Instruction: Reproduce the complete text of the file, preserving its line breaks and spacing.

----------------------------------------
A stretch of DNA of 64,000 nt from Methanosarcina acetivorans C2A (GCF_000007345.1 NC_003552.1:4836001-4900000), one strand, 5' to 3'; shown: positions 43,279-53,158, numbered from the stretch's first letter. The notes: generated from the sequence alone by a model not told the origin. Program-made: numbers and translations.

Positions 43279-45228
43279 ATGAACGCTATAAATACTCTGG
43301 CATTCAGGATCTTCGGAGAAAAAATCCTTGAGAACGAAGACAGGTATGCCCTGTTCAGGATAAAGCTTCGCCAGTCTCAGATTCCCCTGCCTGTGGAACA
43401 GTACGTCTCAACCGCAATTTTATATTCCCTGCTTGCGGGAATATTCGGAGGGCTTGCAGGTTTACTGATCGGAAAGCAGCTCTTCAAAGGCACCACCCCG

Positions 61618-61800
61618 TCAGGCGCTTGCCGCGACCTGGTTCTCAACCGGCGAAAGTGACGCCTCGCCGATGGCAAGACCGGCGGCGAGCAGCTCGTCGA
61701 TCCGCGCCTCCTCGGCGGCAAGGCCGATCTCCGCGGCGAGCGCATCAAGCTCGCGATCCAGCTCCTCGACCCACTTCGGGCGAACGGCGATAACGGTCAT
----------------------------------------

A stretch of DNA of 64,000 nt from Methanosarcina acetivorans C2A (GCF_000007345.1 NC_003552.1:4836001-4900000), one strand, 5' to 3'; shown: positions 43,279-53,158, numbered from the stretch's first letter. The notes: generated from the sequence alone by a model not told the origin. Program-made: numbers and translations.

Positions 43279-45228
43279 ATGAACGCTATAAATACTCTGG
43301 CATTCAGGATCTTCGGAGAAAAAATCCTTGAGAACGAAGACAGGTATGCCCTGTTCAGGATAAAGCTTCGCCAGTCTCAGATTCCCCTGCCTGTGGAACA
43401 GTACGTCTCAACCGCAATTTTATATTCCCTGCTTGCGGGAATATTCGGAGGGCTTGCAGGTTTACTGATCGGAAAGCAGCTCTTCAAAGGCACCACCCCG

Positions 61618-61800
61618 TCAGGCGCTTGCCGCGACCTGGTTCTCAACCGGCGAAAGTGACGCCTCGCCGATGGCAAGACCGGCGGCGAGCAGCTCGTCGA
61701 TCCGCGCCTCCTCGGCGGCAAGGCCGATCTCCGCGGCGAGCGCATCAAGCTCGCGATCCAGCTCCTCGACCCACTTCGGGCGAACGGCGATAACGGTCAT